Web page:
5 ways to negotiate a pay rise with your staff

By Robert Half on 16 April 2019

When it comes to salary negotiation, often employers are unaware of the employee's thoughts toward their pay until they receive a knock on the office door.

Knowing how to negotiate a pay rise goes both ways. If you are a manager, it is important to know how to be prepared for such requests, as how you respond can be the difference between retaining and losing talent.

Here are five ways to address an employee's request for a pay rise:

1. Treat a pay rise request seriously

A common reaction to negotiate a pay rise request is to deflect the conversation for another day. However, even if the question comes as a surprise to you, it doesn't mean you should act on impulse.

It is important to treat any pay rise request seriously. Take the time to assess how much the employee is currently being paid, and the added-value they are bringing to the company.

Listen to your employee for their perspective on why they are deserving for an increment to their salary before casting any immediate judgement. It is fair to ask and assume that the employee will have prepared their thoughts on why they would like a pay rise.

Additionally, establish the parameters around the role and your own expectations, making sure the employee understands what is required to earn higher pay.

2. Negotiate a pay rise with transparency

Asking for a wage increase is a stressful event for an employee. In rare cases they may have built up a bank full of grudges and grievances about not being recognised before asking for a raise, and their emotional state during the negotiating process can be fragile.

For both the employer and employee, it’s best to conduct salary negotiations when neither party is emotional and with full transparency. To help remove the emotion, many organisations offer regular performance-monitoring systems, such as a six-month performance review, where both employers and employees can prepare for and discuss salaries in relation to work. Alternatively, granting annual bonuses in return for completed KPIs is another way the employees can feel rewarded financial for the work they have performed.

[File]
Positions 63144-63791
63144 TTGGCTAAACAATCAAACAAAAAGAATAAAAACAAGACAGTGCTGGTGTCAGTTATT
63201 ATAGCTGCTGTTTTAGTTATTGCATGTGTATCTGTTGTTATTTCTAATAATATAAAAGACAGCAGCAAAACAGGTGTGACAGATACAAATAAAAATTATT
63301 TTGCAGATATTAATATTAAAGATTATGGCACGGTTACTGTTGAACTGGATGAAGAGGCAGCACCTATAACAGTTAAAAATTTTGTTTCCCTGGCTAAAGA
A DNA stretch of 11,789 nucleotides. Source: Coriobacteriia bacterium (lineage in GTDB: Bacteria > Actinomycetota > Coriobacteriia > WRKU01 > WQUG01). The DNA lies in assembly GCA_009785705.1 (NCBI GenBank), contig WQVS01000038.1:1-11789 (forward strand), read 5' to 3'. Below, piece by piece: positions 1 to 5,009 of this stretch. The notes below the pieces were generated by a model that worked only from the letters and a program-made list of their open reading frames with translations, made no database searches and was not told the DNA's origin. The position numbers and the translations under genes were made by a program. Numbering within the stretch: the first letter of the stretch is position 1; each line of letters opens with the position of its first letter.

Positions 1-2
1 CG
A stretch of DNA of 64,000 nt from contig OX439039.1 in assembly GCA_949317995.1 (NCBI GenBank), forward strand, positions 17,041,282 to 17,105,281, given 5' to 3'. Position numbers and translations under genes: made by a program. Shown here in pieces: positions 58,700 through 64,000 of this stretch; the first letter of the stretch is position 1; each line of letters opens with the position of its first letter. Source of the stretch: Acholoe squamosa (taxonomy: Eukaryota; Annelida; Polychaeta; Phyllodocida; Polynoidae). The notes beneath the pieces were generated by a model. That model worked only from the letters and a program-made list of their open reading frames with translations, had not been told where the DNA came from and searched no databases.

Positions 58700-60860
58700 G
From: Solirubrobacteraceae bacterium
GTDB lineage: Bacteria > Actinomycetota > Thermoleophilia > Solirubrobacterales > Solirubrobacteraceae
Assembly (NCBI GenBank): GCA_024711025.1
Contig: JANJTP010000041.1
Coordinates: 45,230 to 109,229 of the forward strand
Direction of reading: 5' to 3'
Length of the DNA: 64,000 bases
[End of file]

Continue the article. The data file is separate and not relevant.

That said, there are times when a salary review isn't possible within the formal review process and managers should indicate to employees at that time if it's the case. 

In large companies in particular, there are often restrictions during a pay review process, so any salary raises are influenced by external timing factors. Employers should look to schedule these meetings at an appropriate date.

Having a regular and transparent process with regards to salary increases will help manage the build-up of emotion.

3. Consult a Salary Guide

Make sure you understand what the standard for the employee's role is in terms of pay before you negotiate a pay rise.

Comparing the employee's position with a Salary Guide can give you a solid foundation to negotiate. In some cases, an employee may not know what they are worth and they may already be receiving a wage above the industry midpoint.

Using a Salary Guide can help with discussing an employee's pay rise request. Likewise, contact a recruiter or your HR representative for advice on the current salary benchmarks before making a decision.

4. Review the employee's past performance

When it comes to pay rises, past results can count more than promises of future performance.

An effective way to negotiate a pay rise request from an employee is to critically assess their performance with the organisation thus far, both on an individual and team level. As salary increases are often competitive and rewarded for outstanding performance, it is also important to assess whether the employee has been going above and beyond in their role, or simply fulfilling their contract responsibilities. 

5. Offer an alternative to more money

Often an employee asks for more money because they feel they are worth it or feel they have not been recognised for their hard work.

If the company is not willing or able to negotiate a pay rise, then offering employee perks could be a better option. These could include allowing the employee more flexible working hours, training, or a new position where they feel their skills can be better developed. It's worth keeping these alternatives on the table during negotiations.

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